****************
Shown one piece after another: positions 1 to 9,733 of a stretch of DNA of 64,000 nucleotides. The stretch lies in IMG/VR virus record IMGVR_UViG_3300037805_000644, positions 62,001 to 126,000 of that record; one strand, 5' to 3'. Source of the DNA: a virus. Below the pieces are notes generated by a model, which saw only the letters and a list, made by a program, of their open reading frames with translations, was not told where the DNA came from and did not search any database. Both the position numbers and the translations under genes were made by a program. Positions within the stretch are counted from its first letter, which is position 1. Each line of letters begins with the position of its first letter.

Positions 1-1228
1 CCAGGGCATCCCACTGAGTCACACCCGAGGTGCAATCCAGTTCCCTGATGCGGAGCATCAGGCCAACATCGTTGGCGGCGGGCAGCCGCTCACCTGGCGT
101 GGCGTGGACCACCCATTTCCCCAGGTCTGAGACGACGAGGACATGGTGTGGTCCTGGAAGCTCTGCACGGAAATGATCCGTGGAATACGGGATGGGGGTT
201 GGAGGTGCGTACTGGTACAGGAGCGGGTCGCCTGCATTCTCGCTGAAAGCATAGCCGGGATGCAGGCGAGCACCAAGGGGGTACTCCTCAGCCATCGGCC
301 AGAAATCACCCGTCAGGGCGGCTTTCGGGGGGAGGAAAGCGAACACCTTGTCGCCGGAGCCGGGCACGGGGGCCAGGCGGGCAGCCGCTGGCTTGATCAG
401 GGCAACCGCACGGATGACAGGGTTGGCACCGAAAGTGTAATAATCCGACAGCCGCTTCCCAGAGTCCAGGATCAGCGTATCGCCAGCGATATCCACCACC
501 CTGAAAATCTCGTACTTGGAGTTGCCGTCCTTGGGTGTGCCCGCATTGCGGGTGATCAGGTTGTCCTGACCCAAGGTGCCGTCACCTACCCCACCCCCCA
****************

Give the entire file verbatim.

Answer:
Shown one piece after another: positions 1 to 9,733 of a stretch of DNA of 64,000 nucleotides. The stretch lies in IMG/VR virus record IMGVR_UViG_3300037805_000644, positions 62,001 to 126,000 of that record; one strand, 5' to 3'. Source of the DNA: a virus. Below the pieces are notes generated by a model, which saw only the letters and a list, made by a program, of their open reading frames with translations, was not told where the DNA came from and did not search any database. Both the position numbers and the translations under genes were made by a program. Positions within the stretch are counted from its first letter, which is position 1. Each line of letters begins with the position of its first letter.

Positions 1-1228
1 CCAGGGCATCCCACTGAGTCACACCCGAGGTGCAATCCAGTTCCCTGATGCGGAGCATCAGGCCAACATCGTTGGCGGCGGGCAGCCGCTCACCTGGCGT
101 GGCGTGGACCACCCATTTCCCCAGGTCTGAGACGACGAGGACATGGTGTGGTCCTGGAAGCTCTGCACGGAAATGATCCGTGGAATACGGGATGGGGGTT
201 GGAGGTGCGTACTGGTACAGGAGCGGGTCGCCTGCATTCTCGCTGAAAGCATAGCCGGGATGCAGGCGAGCACCAAGGGGGTACTCCTCAGCCATCGGCC
301 AGAAATCACCCGTCAGGGCGGCTTTCGGGGGGAGGAAAGCGAACACCTTGTCGCCGGAGCCGGGCACGGGGGCCAGGCGGGCAGCCGCTGGCTTGATCAG
401 GGCAACCGCACGGATGACAGGGTTGGCACCGAAAGTGTAATAATCCGACAGCCGCTTCCCAGAGTCCAGGATCAGCGTATCGCCAGCGATATCCACCACC
501 CTGAAAATCTCGTACTTGGAGTTGCCGTCCTTGGGTGTGCCCGCATTGCGGGTGATCAGGTTGTCCTGACCCAAGGTGCCGTCACCTACCCCACCCCCCA